Desminopathy—(onset age 20-30) DES gene/desmin protein
Alpha-B crystallinopathy—(onset age 20-40 years) CRYAB gene/a-B crystallin protein
Myotilinopathy—(onset age 27-77) titin immunoglobulin domain protein MYOT gene/myotilin protein
Filaminopathy—(onset age 37-57) FLNC gene/filamin C protein
BAG3-related myofibrillar myopathy—(onset childhood) BAG3 gene/BCL2-associated athanogene 3 protein
ZASPopathy—(onset age 44-73 years) ZASP gene/LIM domain-binding protein 3
HSPB8 myopathy—(onset early/middle adulthood) HSPB8 gene/ HSPB8 protein
In some patients, genes that cause other types of neuromuscular conditions have disease-causing mutations that cause features of myofibrillar myopathy. These conditions include reducing body myopathy (FHL1 gene), hereditary myopathy with early respiratory failure (HMERF gene), epidermolysis bullosa simplex with muscular dystrophy (PLEC gene), MFM-actinopathy (ACTA1 gene) and limb girdle muscular dystrophy type 1D (DNAJB6 gene).
Myofibrillar myopathies are usually inherited in an autosomal dominant pattern. Everyone has two copies of the genes that cause myofibrillar myopathy. Autosomal dominant genetic disorders occur when one copy of the gene has a disease-causing change in it. A disease-causing change in a gene is sometimes called a mutation. The gene copy with the mutation can be inherited from either parent or it can be the result of a new mutation in the affected individual. Approximately 25% of affected individuals inherited the disease-causing mutation from an affected parent. In autosomal dominant myofibrillar myopathies, the risk of it passing from affected parent to offspring is 50% for each pregnancy. The risk is the same for males and females.
It is possible for children to have autosomal recessive desminopathy, meaning that disease-causing mutation(s) must be present in both copies of the Desmin (DES) gene in order for a person to develop disease. In this case, onset can be in early childhood.
It is not always possible to know if a person is affected with autosomal dominant or autosomal recessive myofibrillar myopathy. While clues can be found in the family history, some people within the same family with the same disease-causing mutations may remain undiagnosed or be diagnosed later in life.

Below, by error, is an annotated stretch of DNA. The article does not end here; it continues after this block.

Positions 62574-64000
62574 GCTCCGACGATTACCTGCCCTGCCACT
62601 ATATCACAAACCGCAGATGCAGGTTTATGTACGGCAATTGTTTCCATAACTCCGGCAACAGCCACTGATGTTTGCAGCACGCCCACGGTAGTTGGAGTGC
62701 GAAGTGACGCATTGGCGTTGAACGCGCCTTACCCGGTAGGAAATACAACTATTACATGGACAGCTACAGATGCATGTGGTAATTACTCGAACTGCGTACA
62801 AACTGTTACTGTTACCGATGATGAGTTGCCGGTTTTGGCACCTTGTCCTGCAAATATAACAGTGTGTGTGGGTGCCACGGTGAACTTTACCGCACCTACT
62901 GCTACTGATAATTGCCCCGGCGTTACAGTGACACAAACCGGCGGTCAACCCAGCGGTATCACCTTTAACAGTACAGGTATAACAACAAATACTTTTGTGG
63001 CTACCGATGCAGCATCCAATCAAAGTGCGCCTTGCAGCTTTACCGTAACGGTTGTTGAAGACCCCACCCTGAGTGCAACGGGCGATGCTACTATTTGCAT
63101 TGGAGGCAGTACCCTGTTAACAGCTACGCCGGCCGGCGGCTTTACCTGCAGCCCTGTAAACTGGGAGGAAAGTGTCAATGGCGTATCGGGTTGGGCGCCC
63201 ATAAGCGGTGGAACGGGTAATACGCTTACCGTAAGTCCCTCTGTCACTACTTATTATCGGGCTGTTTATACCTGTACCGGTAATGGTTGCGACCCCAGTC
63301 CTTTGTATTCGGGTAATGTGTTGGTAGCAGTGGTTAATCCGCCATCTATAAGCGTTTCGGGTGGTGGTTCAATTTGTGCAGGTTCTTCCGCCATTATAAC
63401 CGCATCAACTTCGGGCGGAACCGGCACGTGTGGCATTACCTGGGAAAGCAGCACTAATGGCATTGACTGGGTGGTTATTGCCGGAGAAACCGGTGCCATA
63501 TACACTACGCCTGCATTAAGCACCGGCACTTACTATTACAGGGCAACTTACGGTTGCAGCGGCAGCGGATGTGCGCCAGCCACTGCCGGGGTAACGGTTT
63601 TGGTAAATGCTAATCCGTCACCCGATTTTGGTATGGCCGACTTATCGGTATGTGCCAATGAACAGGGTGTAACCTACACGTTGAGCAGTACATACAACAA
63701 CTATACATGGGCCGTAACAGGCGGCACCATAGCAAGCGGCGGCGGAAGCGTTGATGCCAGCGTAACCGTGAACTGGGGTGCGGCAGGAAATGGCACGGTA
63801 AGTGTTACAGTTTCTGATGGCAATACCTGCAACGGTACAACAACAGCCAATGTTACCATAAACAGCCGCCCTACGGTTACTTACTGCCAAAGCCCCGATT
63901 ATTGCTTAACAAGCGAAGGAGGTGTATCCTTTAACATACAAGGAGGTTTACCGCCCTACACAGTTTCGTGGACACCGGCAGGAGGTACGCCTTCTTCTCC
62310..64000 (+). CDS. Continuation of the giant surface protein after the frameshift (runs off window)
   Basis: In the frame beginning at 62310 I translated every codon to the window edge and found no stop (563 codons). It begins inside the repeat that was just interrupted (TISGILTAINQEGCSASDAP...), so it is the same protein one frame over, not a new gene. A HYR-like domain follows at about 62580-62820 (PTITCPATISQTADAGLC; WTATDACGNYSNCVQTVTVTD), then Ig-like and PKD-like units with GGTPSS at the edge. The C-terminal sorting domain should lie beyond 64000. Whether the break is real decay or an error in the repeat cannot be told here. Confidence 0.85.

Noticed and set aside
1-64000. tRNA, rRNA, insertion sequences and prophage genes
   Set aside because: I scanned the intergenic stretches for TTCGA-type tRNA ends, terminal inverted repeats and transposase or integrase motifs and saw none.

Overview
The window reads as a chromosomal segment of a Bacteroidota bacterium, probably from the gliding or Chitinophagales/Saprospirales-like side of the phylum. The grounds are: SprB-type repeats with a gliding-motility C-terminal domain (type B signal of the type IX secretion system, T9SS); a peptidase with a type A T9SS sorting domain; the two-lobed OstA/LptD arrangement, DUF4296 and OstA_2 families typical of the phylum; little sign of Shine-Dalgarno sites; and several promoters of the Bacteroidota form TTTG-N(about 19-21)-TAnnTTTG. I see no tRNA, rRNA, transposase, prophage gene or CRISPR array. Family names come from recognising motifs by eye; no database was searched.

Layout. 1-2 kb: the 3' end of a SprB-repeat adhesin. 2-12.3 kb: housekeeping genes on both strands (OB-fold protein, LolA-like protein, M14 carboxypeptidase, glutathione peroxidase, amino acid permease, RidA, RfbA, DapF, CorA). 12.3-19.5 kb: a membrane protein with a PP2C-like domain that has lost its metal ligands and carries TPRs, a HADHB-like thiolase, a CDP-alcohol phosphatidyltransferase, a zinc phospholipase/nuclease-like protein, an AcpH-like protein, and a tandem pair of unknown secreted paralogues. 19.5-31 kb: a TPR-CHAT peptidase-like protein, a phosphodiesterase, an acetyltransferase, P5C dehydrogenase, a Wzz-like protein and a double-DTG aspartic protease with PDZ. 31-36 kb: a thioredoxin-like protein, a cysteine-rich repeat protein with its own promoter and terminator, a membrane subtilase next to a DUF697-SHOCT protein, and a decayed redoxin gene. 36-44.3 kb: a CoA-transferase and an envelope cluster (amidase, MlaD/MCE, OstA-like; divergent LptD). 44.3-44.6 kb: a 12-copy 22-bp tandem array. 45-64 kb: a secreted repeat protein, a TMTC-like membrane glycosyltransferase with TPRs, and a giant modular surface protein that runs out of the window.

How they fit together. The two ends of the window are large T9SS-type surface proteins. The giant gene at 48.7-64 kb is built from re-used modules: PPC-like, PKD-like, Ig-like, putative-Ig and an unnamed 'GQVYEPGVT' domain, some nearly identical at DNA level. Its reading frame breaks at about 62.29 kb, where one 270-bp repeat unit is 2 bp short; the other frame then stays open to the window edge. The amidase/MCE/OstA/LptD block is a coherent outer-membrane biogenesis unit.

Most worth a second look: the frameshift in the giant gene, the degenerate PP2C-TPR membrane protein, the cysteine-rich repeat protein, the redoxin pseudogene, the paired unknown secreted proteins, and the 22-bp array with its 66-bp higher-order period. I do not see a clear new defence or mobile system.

The frequency of myofibrillar myopathies is not well understood. It is likely that these conditions are unrecognized and underdiagnosed.
A diagnosis of myofibrillar myopathy is made based on clinical evaluation of the patient’s symptoms as well as tests such as electromyography (EMG), nerve conduction studies (NCV) and muscle biopsy. Molecular genetic testing for mutations in the DES, CRYAB, MYOT, ZASP, FLNC, BAG3, FHL1, TTN, PLEC, ACTA1, HSPB8, and DNAJB6 genes may confirm the diagnosis.
There are currently no curative treatments for myofibrillar myopathies. Treatment is directed toward each symptom that a person develops, and should be directed by a specialist.
Individuals affected with cardiomyopathy may consider implantation of a mechanical device to regulate heartbeat (pacemaker) and cardioverter defibrillator (ICD). Heart transplantation may be considered if the cardiomyopathy is progressive or life threatening. Respiratory therapy and physical therapy may be helpful for those with advanced muscle weakness. Orthotics may be helpful if foot drop develops.
Cardiac screening including electrocardiography, echocardiography, and 24-hour Holter monitoring is recommended once per year in individuals with myofibrillar myopathy, and a cardiac MRI when available. Respiratory function should also be monitored.
There is preliminary evidence that metformin may be a candidate for slowing disease progression in those with BAG3-related myofibrillar myopathy.